Laws don't update often, unlike software, but we do see some of them update for many reasons. Let's say someone asked questions here, or someone visited this site, found a pretty good answers with certain laws cited. Now as someone who is not a lawyer, but would like to keep themselves updated with some specific laws. So they would be better informed with new laws in place. Is there some kinds of service where people can subscribe to for free? Thank you.
Laws don't update often
Laws update more often than you think between new legislation, new regulations, and especially, new case law interpreting the statutes and the common law. As pertinent to any particular U.S. state, it probably updates at least several times a month, and often multiple times a week.
When I was a professional journalist covering a Colorado law beat (among others), some of my go to sources were for state law:
The Colorado Supreme Court's case announcements webpage (it updates most Mondays, or on Tuesdays when the Monday is a holiday).
The Colorado Court of Appeals case announcements webpage (it updates most Thursdays).
The Colorado General Assembly (i.e. state legislature's) webpage (it updates every time new action is taken on a state legislative bill).
Most U.S. states have similar online resources. In addition for federal law I reviewed:
The 10th Circuit Court of Appeals case announcement webpage.
SCOTUS blog which provides comprehensive coverage of the proceedings of the U.S. Supreme Court, and
The How Appealing blog which aggregates news reports and scholarly work and original sources about appellate case law developments.
I relied to a lesser extent Govtrac which provides tracking of the status of bills in the U.S. Congress and mainstream news media sources such as the New York Times, Washington Post, and Denver Post, to alert me to new developments that I would then research and report upon myself from original sources.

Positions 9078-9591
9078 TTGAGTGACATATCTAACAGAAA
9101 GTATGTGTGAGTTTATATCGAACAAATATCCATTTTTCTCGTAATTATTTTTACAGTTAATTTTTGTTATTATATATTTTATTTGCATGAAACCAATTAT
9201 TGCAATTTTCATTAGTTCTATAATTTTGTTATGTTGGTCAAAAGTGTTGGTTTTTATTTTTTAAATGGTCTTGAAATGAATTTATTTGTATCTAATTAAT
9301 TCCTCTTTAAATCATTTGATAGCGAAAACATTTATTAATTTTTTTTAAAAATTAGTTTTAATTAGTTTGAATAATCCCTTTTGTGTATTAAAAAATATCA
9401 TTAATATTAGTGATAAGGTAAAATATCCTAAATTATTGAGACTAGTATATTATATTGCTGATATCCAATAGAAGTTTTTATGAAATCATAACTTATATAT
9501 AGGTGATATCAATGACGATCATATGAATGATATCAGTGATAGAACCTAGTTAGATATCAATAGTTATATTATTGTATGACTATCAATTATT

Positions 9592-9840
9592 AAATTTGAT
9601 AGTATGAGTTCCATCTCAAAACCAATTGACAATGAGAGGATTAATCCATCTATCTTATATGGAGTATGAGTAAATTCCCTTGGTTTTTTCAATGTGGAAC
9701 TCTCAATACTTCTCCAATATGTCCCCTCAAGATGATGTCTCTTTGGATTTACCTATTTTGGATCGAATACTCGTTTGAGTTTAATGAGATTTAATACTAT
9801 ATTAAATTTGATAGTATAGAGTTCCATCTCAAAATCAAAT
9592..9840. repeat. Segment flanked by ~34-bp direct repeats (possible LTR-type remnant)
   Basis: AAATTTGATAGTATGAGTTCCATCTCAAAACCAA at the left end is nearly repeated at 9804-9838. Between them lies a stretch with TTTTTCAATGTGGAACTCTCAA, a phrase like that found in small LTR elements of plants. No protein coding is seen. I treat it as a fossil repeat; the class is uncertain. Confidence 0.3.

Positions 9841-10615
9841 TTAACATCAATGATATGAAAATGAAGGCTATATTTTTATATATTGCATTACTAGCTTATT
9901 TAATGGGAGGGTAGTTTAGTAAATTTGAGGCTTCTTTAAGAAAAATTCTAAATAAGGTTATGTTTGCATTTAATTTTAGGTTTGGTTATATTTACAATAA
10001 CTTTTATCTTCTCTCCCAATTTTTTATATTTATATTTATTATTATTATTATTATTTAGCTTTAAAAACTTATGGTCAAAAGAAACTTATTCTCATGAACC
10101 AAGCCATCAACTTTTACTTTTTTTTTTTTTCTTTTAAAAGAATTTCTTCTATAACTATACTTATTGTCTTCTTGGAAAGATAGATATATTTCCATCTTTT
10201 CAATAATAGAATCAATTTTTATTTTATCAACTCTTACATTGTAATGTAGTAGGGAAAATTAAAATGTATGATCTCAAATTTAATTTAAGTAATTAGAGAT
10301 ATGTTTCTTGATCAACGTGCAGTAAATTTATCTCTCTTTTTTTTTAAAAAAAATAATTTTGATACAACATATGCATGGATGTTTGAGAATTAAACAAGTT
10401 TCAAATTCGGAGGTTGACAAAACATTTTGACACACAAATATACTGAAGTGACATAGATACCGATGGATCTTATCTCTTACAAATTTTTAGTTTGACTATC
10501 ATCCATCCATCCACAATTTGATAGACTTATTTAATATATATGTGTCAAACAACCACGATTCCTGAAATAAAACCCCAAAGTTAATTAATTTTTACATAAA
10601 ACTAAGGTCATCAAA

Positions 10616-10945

I also regularly skimmed posts on the Law Professor's Blog network and a few other prominent law blogs such as Above the Law, Eric Goldman's Technology and Marketing Blog, Lawfare (on national security related law), the Legal Theory Blog (on recent law review articles), Professor Bainbridge (on the law of publicly held companies and securities law), and the Volokh Conspiracy (an academically oriented law blog with a libertarian slant, including a weekly roundup of notable federal appellate court decisions).
I also read the Colorado Lawyer magazine which is the monthly newsletter of the Colorado Bar Association and contains substantive posts about new developments pertinent to Colorado lawyers.
I also receive newsletters from various thinking tanks and interest groups, such as the Colorado Criminal Justice Reform Coalition. These newsletters track developments in the law in areas relevant to their subject-matter areas.
This strategy is all well and good when you have a position like the journalist's position that I had at the time, to follow literally everything that is going on in the law before deciding what to drill down and write about, but isn't a good strategy for keeping track of a specific field of law, for which paid services (for example, a subscription to the newsletters of the trade publication Law360) are more efficient.
I usually subscribe to one of the two main paid tax services, RIA or CCH, which provide updates on the changes in federal tax laws on a regular basis and provides pamphlets summing up new tax legislation when it is enacted.
Frequently, practicing lawyers will only research legal issues as they come up, and then resort to paid sources such as Westlaw and Lexis/Nexis to check the state of the law updated to the minute, at the time that the research question comes up.
Most lawyers are also required to take continuing legal education (CLE) classes on a regular basis, which usually contain updates on the law of the subject-matter of the class (with the specific subjects, other than professional ethics, usually left up to the lawyer in question).
Laws update, collectively, very frequently. Laws are embodied in statutes, regulations, and court rulings, statutes being the most stable of the three. In terms of what an individual lawyer would do, the most important is to focus on the relevant and ignore the irrelevant. If you mostly write wills and trusts, that defines a subset of issues that are important to you; if you are a tax attorney, that is another subset. If you ask a contract attorney about some highly speculative matter of constitutional law, the answer will most likely be "That's outside my area of specialization".
The concepts of "subscribe" and "free" are mostly antithetical. If you want the really good stuff, you can subscribe to Westlaw or Lexis Nexis. If you want the really free stuff (as generally seen here), the simplest solution is to use Google which may direct you to Findlaw, Justia, Cornell, Avvo or Law SE (unabashed plug).
New is not necessarily better, and frankly, new statutes are the least informative, because legislatures often say things that are less than clear on the face of it, and will need to await either administrative creation of a regulation that spells out what the law means, or a court ruling that does the same thing – maybe 10 years after the law was passed.